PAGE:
The hilt of this rapier is attributed to Munich, where master steel chiselers Daniel and Emmanuel Sadeler and Caspar Spӓt produced wheellock firearms with locks and barrels lavishly decorated in much the same style as this superb hilt.
Inscription: (on each face of ricasso) letter B crowned; (on one side of blade in groove) running wolf
Ex coll.: Meyrick; Lowengard; Carrand, Paris; Frédéric Spitzer, Paris; Charles Stein, Paris
Los Angeles. Los Angeles County Museum of Art. "Loan Exhibition of Mediaeval and Renaissance Arms and Armor from the Metropolitan Museum of Art," January 15–March 18, 1953.
San Francisco. California Palace of the Legion of Honor, Fine Arts Museums of San Francisco. "Loan Exhibition of Mediaeval and Renaissance Arms and Armor from the Metropolitan Museum of Art," April 18–June 7, 1953.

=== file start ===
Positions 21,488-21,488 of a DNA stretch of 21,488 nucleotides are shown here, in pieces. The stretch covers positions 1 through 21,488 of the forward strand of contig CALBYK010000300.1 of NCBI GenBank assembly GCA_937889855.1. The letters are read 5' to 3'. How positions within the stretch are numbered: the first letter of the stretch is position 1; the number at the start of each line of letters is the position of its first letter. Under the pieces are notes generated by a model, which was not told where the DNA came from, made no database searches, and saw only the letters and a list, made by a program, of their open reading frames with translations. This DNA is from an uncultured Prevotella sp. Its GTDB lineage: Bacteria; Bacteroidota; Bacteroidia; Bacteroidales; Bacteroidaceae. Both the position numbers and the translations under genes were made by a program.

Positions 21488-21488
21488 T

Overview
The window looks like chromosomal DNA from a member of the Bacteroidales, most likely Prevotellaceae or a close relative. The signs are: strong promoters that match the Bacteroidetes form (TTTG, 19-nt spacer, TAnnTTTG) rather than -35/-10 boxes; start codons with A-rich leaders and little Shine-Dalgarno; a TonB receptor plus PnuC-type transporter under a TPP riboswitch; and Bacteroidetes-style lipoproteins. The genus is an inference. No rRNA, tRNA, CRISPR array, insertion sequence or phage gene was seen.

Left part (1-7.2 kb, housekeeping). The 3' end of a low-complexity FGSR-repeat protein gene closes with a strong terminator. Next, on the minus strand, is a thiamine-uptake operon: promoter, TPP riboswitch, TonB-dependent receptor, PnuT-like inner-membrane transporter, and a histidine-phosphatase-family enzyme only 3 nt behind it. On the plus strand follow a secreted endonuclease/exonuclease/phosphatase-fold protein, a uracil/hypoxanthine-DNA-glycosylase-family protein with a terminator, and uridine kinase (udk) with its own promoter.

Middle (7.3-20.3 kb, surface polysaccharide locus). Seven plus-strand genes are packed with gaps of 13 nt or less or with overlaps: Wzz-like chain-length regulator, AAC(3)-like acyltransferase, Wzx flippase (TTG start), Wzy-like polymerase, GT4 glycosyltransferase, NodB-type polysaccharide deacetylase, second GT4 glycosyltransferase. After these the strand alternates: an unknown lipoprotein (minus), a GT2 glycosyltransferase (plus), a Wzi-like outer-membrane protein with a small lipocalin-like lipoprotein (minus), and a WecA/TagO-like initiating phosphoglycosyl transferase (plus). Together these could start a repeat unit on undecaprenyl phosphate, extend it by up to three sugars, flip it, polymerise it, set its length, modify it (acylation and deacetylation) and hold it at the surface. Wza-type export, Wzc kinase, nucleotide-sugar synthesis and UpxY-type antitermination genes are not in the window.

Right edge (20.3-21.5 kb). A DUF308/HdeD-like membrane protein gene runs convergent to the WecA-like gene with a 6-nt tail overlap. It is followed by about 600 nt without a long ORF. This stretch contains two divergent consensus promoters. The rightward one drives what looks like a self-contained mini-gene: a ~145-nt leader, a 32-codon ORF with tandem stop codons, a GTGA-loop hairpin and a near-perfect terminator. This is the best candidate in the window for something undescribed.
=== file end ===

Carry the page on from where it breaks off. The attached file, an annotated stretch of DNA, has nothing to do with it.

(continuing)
Maison Quantin. La collection Spitzer : antiquité--moyen-âge--renaissance. Vol. VI. Paris: Frédéric Spitzer, 1890–1893. p. 29, no. 126, pl. XXXIII, ill.
Galerie Georges Petit. Catalogue des Armes et Armures Faisant Partie de la Collection Spitzer. Paris: Galerie Georges Petit, June 10-14 1895. p. 41, no. 189.
Objets d'art et de haute curiositʹe. Paris: Galerie Georges Petit, Paris, June 8–10, 1899. pp. 43-44, no. 204, ill.
Dean, Bashford. Notes on Arms and Armor. New York: The Metropolitan Museum of Art, 1916. pp.126–127, fig. 3, ill.
Nickel, Helmut. Ullstein-Waffenbuch: Eine Kulturhistorische Waffenkunde Mit Markenverzeichnis. Berlin: Ullstein, 1974. p. 169.
Norman, A. V. B., and C. M. Barne. The Rapier and Small-Sword, 1460–1820. London: Arms and Armour Press, 1980. pp. 131–132